When India became Republic...

Proud to be citizens of India we are celebrating our 61 ST Republic Day this year. This day is one of the greatest national celebrations observed throughout the country on 26 January every year since India became Republic on the 26 January 1950.

After over 100 years of British rule the country became a sovereign democratic republic with a written constitution and an elected parliament.

On 26 January 1950, a public holiday was declared throughout the country, and millions of people celebrated with processions and ceremonies to hoist the new flag of India for the first time ever.

Although India had been running her own affairs since the actual transfer of power from British to Indian hands on 15 August 1947, there were still 565 Princely States, big and small, ruled by powerful sovereigns protected by treaties of alliance with the British Crown. Without bringing them together, the fundamental unity of the country was not possible.

This unification was accomplished by Sardar Vallabhbhai Patel, whose statesmanship helped to integrate the country into one nation.

In a little less than 2 years, all the princely States became a part of the Republic of India. The historic session of the Constituent assembly was held at the Central Hall of the Parliamentary House on 26 November 1949, when the Constitution of India was passed.

The Constituent assembly elected Dr Rajendra Prasad as President of the Indian Republic at a special session on 24 January 1950, in accordance with the Constitution. Amidst rejoicings, fanfare of trumpets and booming of guns India cut her last ties to Britain on 26 January 1950. India’s first president was sworn in, replacing the King as the country’s head of state, and the new constitution endorsed.

The greatest day of India’s history began with the 34th and last Governor-General of India, Chakravarti Rajagopalachari, reading out a proclamation announcing the birth of the Republic of India. He said, “From 26th January 1950, India, this is, Bharat, shall be a Sovereign Democratic Republic”.

It was the proudest day for the whole nation. The outgoing Governor General, C. Rajagopalachari, our first Prime Minister, Pandit Jawaharlal Nehru, beaming with pride and joy, the Deputy Prime Minister, Sardar Patel, the Iron-man of India, Cabinet Ministers, Judges of the Supreme Court and the Auditor-General of India, were all assembled inside the Darbar Hall of Rashtrapati Bhavan including President Sukarno of the Indonesian Republic, his wife and several members of the Diplomatic corps, members of the Constituent Assembly and prominent citizens to witness this biggest national ceremony of the 20th century.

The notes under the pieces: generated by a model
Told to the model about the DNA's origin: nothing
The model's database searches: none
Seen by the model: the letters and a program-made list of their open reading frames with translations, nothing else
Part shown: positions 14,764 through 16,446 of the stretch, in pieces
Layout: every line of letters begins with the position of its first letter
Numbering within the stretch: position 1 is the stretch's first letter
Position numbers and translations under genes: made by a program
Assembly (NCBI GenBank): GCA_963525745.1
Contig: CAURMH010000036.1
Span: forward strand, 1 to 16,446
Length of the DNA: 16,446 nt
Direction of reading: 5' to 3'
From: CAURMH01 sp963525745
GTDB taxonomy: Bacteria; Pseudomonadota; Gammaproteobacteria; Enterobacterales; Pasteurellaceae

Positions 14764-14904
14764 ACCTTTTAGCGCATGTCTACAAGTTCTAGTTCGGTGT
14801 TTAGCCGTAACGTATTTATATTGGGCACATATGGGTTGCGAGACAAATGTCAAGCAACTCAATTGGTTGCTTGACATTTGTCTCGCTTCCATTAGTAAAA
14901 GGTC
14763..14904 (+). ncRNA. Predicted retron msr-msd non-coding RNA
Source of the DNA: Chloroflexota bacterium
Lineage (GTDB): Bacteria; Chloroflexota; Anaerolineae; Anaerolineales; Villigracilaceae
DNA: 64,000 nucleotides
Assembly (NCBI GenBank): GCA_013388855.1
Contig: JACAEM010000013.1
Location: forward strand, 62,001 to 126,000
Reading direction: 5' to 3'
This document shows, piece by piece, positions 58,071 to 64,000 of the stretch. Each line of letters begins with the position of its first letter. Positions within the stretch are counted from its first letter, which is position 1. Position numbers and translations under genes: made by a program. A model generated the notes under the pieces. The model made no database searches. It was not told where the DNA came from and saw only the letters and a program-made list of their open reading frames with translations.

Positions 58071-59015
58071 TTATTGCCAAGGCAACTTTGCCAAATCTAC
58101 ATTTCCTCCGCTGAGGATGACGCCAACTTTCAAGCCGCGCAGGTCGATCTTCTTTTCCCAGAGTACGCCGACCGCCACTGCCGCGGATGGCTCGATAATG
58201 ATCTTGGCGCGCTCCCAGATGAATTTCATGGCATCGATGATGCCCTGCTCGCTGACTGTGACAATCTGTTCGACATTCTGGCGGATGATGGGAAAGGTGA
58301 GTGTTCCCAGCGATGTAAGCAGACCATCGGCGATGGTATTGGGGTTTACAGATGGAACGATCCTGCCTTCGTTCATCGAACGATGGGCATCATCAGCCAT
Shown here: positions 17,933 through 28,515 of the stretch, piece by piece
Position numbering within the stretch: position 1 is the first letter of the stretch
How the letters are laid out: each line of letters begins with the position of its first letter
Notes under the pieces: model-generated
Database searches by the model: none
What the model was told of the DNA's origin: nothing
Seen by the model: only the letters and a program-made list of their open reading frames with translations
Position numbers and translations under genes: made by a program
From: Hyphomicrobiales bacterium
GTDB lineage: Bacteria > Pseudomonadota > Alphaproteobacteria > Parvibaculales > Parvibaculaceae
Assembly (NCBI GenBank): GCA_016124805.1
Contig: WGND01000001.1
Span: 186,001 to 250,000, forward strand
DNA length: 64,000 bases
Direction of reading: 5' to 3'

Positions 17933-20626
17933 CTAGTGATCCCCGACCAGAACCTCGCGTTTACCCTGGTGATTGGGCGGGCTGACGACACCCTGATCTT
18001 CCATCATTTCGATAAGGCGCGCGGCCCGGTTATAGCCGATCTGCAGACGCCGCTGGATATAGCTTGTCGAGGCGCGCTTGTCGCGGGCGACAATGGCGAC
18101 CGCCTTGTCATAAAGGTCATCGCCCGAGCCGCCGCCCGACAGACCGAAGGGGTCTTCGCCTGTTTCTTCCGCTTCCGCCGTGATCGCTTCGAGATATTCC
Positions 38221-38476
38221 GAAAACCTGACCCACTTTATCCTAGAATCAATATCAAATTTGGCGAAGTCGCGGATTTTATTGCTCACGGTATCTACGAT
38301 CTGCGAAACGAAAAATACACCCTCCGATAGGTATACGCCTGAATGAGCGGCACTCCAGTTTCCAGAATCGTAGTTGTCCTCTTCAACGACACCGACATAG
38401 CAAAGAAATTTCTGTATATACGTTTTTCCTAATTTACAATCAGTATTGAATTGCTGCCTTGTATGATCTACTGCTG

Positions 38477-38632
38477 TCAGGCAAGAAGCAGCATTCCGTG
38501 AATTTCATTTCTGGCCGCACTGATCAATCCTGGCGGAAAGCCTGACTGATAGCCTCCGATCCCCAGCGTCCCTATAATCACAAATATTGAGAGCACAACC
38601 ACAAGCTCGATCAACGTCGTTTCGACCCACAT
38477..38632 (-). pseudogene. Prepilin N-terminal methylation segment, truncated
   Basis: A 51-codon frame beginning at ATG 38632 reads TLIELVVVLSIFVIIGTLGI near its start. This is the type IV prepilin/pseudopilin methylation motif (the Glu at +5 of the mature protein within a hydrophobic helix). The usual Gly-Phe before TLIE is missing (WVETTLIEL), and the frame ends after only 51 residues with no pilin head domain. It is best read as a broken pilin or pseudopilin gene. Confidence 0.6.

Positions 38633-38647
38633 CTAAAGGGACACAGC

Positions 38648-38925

It was a remarkable occasion when free India’s first President, Dr Rajendra Prasad, was administered the oath of his office by The Chief Justice of India, Sir Hiralal Kania.

Pandit Nehru and his other Cabinet colleagues were sworn-in soon after. G.V. Mavalankar became the first Speaker of Lok Sabha.

For the first time at Darbar Hall, the national emblem of Ashoka Pillar with three lions was placed near the throne where in the past the British Viceroys used to sit. Also for the first time a smiling statute of Lord Buddha was placed behind the throne.

The President then addressed the crowd first in Hindi, and then in English. "Today, for the first time in our long and chequered history," he remarked, "we find the whole of this vast land... brought together under the jurisdiction of one constitution and one union which takes over responsibility for the welfare of more than 320 million men and women who inhabit it."

Nanthini Dominique

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